Manila: Feeding the New President : Aquino Prefers the Simple Fare of Philippine People

Times Staff Writer

The caviar tastes of Malacanang Palace have no place in President Corazon Aquino’s busy life. In the palace guest house where the new president of the Philippines has set up her office, the atmosphere is bright and fresh. And the food prepared there for Aquino, her family and staff might be served in any middle-class Filipino home.

“She just likes simple food, mostly fish and vegetables,” said caterer Luz Bardos. Bardos and her partner, Digna Charni, plan the menus, shop for and personally cook the lunches that are served in a room adjacent to Aquino’s office.

“It’s no joke, giving food to the president,” Bardos said. The guest house has been in use for only one month, and security policy has not yet been established for the kitchen. Two or three security guards stand outside, but the safety of the food is left to the two women. “They trust me,” said Bardos, who tastes each dish before it is served.

Tribute to Presidential Color

The caterers shop for ingredients in a variety of markets and change their paths to make their visits unpredictable. Assisting them with food service are two waiters and three maids. The maids have four sets of yellow and white uniforms designed by Charni. In further tribute to the presidential color, the women are changing the name of their catering firm to Yellow Bell.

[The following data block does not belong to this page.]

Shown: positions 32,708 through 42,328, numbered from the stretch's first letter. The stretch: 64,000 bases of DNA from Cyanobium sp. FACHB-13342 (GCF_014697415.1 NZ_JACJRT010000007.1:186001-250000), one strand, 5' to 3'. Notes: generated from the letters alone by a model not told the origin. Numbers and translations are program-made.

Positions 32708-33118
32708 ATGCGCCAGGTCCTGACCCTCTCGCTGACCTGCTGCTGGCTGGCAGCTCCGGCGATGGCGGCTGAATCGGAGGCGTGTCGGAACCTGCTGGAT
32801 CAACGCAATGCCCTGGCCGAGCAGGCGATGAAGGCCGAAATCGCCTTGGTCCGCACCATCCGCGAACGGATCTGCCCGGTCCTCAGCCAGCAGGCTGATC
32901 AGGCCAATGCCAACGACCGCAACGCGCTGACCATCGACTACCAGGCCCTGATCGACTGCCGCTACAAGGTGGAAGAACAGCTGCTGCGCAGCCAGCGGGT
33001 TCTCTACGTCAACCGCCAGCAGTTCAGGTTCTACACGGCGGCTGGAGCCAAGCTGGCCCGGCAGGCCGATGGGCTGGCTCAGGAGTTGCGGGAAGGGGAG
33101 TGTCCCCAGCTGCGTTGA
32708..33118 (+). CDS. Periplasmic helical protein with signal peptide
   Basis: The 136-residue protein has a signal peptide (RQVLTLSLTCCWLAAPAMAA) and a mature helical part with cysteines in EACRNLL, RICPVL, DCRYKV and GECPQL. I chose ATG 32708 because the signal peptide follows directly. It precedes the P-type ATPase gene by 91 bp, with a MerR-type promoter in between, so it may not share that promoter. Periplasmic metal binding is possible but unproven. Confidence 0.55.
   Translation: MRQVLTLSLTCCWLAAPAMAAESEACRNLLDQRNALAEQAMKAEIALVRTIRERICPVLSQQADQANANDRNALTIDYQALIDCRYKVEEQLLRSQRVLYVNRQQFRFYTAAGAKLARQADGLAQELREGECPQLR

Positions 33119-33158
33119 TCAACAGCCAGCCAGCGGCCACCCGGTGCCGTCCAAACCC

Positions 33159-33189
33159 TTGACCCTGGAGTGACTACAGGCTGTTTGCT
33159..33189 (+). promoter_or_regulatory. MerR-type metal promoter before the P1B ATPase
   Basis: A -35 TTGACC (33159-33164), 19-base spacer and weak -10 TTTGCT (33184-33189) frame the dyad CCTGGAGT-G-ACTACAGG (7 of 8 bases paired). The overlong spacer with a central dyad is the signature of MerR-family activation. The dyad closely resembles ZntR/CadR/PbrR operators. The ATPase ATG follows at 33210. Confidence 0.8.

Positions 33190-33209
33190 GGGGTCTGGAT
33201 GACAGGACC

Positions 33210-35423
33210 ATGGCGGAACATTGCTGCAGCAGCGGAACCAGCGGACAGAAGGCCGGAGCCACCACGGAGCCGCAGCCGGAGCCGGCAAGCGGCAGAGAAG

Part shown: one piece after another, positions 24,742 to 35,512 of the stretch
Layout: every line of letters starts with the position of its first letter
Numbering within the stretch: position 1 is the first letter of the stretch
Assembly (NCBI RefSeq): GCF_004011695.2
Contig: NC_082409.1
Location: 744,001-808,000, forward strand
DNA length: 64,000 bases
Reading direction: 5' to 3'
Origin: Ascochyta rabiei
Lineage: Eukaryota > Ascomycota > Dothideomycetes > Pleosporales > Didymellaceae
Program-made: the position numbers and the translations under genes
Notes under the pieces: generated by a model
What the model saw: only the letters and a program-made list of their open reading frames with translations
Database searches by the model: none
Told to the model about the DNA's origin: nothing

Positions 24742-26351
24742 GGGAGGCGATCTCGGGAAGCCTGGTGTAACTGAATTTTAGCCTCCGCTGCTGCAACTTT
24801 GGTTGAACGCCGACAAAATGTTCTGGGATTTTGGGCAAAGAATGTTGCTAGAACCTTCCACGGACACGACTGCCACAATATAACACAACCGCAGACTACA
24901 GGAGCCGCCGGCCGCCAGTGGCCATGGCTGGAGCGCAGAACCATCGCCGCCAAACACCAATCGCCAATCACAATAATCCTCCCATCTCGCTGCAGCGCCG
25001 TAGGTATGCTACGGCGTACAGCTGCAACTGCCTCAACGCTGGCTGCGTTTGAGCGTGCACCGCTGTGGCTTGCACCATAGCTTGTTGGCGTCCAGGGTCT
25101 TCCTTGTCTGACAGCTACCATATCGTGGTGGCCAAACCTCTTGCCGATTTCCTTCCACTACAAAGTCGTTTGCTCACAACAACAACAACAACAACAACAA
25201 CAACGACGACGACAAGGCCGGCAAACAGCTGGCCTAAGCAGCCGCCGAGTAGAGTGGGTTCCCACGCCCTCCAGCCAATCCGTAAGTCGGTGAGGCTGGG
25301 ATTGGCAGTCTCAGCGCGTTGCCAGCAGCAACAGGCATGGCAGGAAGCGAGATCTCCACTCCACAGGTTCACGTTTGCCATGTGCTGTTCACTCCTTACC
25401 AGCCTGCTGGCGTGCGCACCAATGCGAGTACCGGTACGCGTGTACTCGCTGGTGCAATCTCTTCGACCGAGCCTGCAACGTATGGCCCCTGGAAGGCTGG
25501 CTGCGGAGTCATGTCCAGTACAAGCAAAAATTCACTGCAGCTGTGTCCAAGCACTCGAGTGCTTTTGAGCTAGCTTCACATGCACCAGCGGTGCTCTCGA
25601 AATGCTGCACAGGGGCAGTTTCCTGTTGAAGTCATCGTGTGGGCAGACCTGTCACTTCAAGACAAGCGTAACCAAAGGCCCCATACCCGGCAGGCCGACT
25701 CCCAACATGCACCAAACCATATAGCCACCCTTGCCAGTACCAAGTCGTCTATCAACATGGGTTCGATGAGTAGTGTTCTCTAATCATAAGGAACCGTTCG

At first, Aquino ate informally with her staff. But the staff decided that that was inappropriate. Now they gather for lunch and the afternoon snack called merienda at a long table at one end of the reception area that stretches across the front of the guest house. The food is served on Noritake china in a pattern that features the sampaguita, which is the national flower of the Philippines. The white sampaguita and its leaves form a border on a gray band around the rim of the white plates.

The floral pattern reflects the airy, garden-like atmosphere of the guest house. White furniture, light green carpeting and sheer curtains that reveal the sunshine and shrubbery outside make it a cheerful place in contrast to the dark, windowless rooms of the ornate palace across the way. Colorful Yugoslavian naif paintings add to the bright effect.

The spotless, stainless steel and white tile kitchen is simply designed and not overly large. On the day we were invited to see it, bulky sacks of rice, the staple of the Philippines, were stacked against a wall. Air freshener in the sampaguita fragrance stood on the counter.

Cooking starts at 10 a.m., and lunch is served at noon. That day, the menu was to feature pork and beef meat loaves that Bardos had prepared at home. The loaves were to be sliced and served with buttered vegetables and gravy. Other dishes were chicken asparagus soup, made with canned white asparagus, and Chinese-style shrimp with pea pods. For dessert there were individual cups of chocolate mousse topped with whipped cream and bits of chocolate. Bardos had also baked a sour cream chocolate cake.

The bottle of red Bordeaux, a 1980 Chateau Lezin, that Bardos was readying for service was not intended for Aquino but for her executive secretary, Joker Arroyo. The president prefers iced tea mixed with sugar and the juice of the small Philippine lime called calamansi. She also drinks juice, water and cola.

Prepare Lunch Only

The day before, lunch started with tinolang manok, a chicken soup that includes leaves of the chile plant and green papaya. Then came grilled tanguingue with garlic (tanguingue is a Philippine fish) and a salad of salted duck eggs, sliced tomatoes, onions and eggplant with vinaigrette dressing. The dessert was a mixture of papaya, mango, watermelon and pineapple with calamansi juice and syrup.